If you’re opening a new restaurant, one of the startup essentials is setting up an account with a merchant services provider (a.k.a. credit card processor) so that you can accept credit and debit card payments. If you own an established restaurant and are looking for ways to improve your operating costs while increasing your profit margin, you should re-examine your current payment processing fees to make sure you aren’t paying more than you should.
In any case, payment processing fees are a complex topic, because there are several factors that determine these fees, and each restaurant has unique payment processing needs. Here are some general guidelines to keep in mind when analyzing payment processing fees and selecting a merchant services provider:
Pricing Models for Credit & Debit Card Processing
For every credit or debit card transaction, there are several parties collecting fees: the credit card brands or associations (Visa, Mastercard, Discover), the card-issuing banks (Bank of America, Citi, Capital One), and the credit card processors or merchant services providers, which act as the middlemen between the brands, issuers, and merchant. The fees that go to the brands and issuers are known as wholesale or interchange fees. These fees are set and non-negotiable. They are usually a percentage of the transaction total plus a flat fee (for example, 1.5% plus $0.10 per transaction). The fees can vary according to different factors such as the type of card used (debit, basic consumer credit, rewards, or corporate) and how the transaction is processed (in-person swipe/chip or keyed-in/online). The brands can also charge assessment fees.
Payment processors collect these fees and add their own, which are called “markups.” These also vary according to several factors, but they are negotiable. Respectable providers are clear and upfront about their fees and spell them out for you. Payment processors use one of these four pricing models:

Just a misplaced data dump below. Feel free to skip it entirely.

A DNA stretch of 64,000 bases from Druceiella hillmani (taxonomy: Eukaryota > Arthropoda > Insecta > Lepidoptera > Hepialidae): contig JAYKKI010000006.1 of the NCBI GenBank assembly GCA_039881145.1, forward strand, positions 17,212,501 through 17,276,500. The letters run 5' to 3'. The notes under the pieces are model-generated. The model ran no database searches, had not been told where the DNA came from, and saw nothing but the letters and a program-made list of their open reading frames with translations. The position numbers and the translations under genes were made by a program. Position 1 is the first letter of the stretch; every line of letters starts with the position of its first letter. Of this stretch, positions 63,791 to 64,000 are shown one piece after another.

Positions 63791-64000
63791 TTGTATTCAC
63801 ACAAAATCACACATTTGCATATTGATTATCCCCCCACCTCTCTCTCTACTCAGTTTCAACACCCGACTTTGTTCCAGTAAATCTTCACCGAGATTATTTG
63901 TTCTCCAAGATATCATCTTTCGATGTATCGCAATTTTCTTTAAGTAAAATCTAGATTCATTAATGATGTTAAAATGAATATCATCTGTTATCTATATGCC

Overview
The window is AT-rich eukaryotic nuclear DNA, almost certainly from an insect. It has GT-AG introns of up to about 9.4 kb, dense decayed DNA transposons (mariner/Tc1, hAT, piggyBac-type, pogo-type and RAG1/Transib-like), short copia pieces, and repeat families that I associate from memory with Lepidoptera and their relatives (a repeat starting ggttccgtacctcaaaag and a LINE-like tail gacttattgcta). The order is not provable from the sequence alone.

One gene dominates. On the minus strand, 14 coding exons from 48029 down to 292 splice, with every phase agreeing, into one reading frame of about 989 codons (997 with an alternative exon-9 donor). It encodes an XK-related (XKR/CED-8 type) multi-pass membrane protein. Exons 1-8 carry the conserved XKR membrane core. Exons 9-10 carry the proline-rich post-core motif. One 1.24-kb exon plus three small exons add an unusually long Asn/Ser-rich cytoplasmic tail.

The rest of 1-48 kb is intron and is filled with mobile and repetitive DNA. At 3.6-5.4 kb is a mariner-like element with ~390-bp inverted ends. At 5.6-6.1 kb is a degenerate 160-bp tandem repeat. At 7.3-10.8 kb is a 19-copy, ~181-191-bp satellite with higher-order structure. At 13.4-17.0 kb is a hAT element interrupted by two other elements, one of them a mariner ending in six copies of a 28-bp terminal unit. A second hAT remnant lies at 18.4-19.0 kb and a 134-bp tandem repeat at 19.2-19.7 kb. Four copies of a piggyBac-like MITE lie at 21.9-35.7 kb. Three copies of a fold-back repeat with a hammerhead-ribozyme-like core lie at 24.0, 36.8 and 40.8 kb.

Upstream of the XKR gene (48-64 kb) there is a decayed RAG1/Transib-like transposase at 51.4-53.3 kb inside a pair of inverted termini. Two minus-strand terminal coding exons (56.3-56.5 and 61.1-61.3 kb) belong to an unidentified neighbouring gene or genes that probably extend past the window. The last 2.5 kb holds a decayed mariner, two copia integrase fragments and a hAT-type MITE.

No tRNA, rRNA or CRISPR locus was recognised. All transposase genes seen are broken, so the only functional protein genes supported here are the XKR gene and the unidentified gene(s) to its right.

- Flat rate: The provider combines the interchange and markup fees into a single rate charged for all transactions, regardless of type. PayPal and Square use this model, which is simple and tends to work best for businesses with low volume and small ticket values. The cost per transaction may be higher, but there likely won’t be as many ancillary fees.
- Tiered: In this model, processors also bundle wholesale and markup costs together, again using factors such as card type and amount, then dividing transactions into three tiers: qualified, mid-qualified, and non-qualified, with different rates for each. This model, though commonly used, is least recommended, because it can be quite difficult to determine exactly what you’re paying. There can be more hidden fees, and merchants may not realize the majority of their transactions are being categorized into the more expensive tiers.
- Subscription:In this newer model, payment processors charge separately for wholesale and markup costs, and instead of paying the percentage on the markup, merchants pay only the per-transaction amount, plus a flat monthly subscription fee. Restaurants with high volume and large ticket sizes can save money with this choice.
- Interchange-plus:This is generally the recommended model for most business types. Processors charge wholesale fees and markups separately and itemize them clearly on your statements, providing complete transparency. Markups usually include both a percentage and a per-transaction amount, but you know exactly what you are paying for.